Author Topic: Q: HSA reimbursements when company also provides underwriting  (Read 659 times)

nereo

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Q: HSA reimbursements when company also provides underwriting
« on: October 16, 2018, 08:02:04 AM »
I've got a question about the exact amount I can withdraw from my HSA for qualified medical expenses which I have not been able to find an answer to.

My company plan carries a HDHP with a maximum annual family deductible of $13,100.
BUT - as part of our benefits my company will reimburse us 80% of our deductible AFTER I pay the first $2,700.

Let's say in 2018 I pay out of pocket $10,000 in qualified medical expenses.  I have receipts for that $10,000 which I paid, but my company would reimburse me for $5,840 (which is ($10,000 - $2,700) * 80% = $5,840).  This $5,840 comes weeks after I've made payment as is given to me in the form of a cheque from another company that underwrites the whole thing.

Question:  Am I able to take out the full $10,000 in future years since this is what I paid OOP, or am I only eligible to take out $4,160 (the initial $10,000 paid - $5,840 reimbursed).  If its the latter, how do I 'prove' this since my medical expenses show that I spent $10k, and all I have is this additioanl cheque (with no supplimental medical codes/info) for $5,840.

Thanks

chasesfish

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Re: Q: HSA reimbursements when company also provides underwriting
« Reply #1 on: October 16, 2018, 08:29:37 AM »
Does the reimbursement show up on your paycheck as taxable wages?   I think it will, then you can use the HSA funds because the reimbursement is just extra compensation.

nereo

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Re: Q: HSA reimbursements when company also provides underwriting
« Reply #2 on: October 16, 2018, 08:40:29 AM »
Does the reimbursement show up on your paycheck as taxable wages?   I think it will, then you can use the HSA funds because the reimbursement is just extra compensation.

Good question, and I don't know the answer (but I will ask HR).

nereo

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Re: Q: HSA reimbursements when company also provides underwriting
« Reply #3 on: October 17, 2018, 08:16:55 AM »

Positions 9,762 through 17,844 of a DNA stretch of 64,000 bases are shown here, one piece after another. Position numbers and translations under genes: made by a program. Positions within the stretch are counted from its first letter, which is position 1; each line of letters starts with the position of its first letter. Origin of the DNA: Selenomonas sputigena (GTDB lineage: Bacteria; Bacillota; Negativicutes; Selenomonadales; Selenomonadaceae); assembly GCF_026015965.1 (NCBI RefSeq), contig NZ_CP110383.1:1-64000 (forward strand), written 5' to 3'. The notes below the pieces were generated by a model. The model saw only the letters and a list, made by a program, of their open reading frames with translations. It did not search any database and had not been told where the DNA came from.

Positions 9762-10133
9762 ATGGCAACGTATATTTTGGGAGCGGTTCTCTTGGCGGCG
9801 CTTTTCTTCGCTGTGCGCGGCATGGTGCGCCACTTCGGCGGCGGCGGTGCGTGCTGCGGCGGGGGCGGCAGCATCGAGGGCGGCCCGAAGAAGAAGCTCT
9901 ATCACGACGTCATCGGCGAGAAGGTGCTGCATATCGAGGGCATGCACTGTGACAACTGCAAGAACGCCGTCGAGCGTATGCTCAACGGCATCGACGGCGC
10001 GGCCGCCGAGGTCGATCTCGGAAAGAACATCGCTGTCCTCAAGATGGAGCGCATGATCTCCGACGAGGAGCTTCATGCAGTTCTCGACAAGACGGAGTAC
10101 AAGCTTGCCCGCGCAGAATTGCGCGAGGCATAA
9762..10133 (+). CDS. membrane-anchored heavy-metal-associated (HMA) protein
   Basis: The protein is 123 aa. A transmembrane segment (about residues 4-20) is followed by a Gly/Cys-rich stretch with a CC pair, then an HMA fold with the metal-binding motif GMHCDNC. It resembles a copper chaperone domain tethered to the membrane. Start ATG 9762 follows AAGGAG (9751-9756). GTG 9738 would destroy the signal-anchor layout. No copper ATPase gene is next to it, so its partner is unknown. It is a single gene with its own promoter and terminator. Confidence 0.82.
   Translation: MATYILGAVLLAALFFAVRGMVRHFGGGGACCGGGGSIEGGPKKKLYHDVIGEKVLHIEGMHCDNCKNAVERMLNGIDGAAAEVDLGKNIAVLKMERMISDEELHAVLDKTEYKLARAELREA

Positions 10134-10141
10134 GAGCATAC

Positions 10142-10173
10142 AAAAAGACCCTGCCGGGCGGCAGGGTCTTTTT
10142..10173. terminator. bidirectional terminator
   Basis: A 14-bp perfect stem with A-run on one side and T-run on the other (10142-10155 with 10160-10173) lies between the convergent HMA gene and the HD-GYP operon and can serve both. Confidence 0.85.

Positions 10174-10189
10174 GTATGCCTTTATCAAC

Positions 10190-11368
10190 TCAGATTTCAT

Followup:  So this is the response I got from HR

Quote
No; this is not taxable income.  [Company] is providing employee's with tax-free reimbursement for qualified medical expenses through the HRA.

So now I'm still left wondering, if I pay out of pocket $10k but get reimbursed for ~half of that, how much can I withdraw from my HSA?
This isn't just an academic exercise, as this is a close approximation of our situation right now.

~n~

Paul der Krake

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Re: Q: HSA reimbursements when company also provides underwriting
« Reply #4 on: October 17, 2018, 08:26:46 AM »
From Publication 969:
Quote
Recordkeeping. You must keep records sufficient to show that:

    The distributions were exclusively to pay or reimburse qualified medical expenses,

    The qualified medical expenses hadnít been previously paid or reimbursed from another source, and

    The medical expenses hadnít been taken as an itemized deduction in any year.
If somebody reimburses you for it, no matter the reason, it's not a qualified expense. A common example is being in a car accident where the at-fault party's insurance ends up reimbursing for your medical expenses. You've already been made whole so you can't claim it.

In your case, you can claim the first $2,700, then 20% of the rest of your deductible.

nereo

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Re: Q: HSA reimbursements when company also provides underwriting
« Reply #5 on: October 17, 2018, 11:25:42 AM »
From Publication 969:
Quote
Recordkeeping. You must keep records sufficient to show that:

    The distributions were exclusively to pay or reimburse qualified medical expenses,

    The qualified medical expenses hadnít been previously paid or reimbursed from another source, and

    The medical expenses hadnít been taken as an itemized deduction in any year.
If somebody reimburses you for it, no matter the reason, it's not a qualified expense. A common example is being in a car accident where the at-fault party's insurance ends up reimbursing for your medical expenses. You've already been made whole so you can't claim it.

In your case, you can claim the first $2,700, then 20% of the rest of your deductible.

Thanks Paul.  That's what I suspected and is most logical, but as I've learned the tax code and health care are not always logical.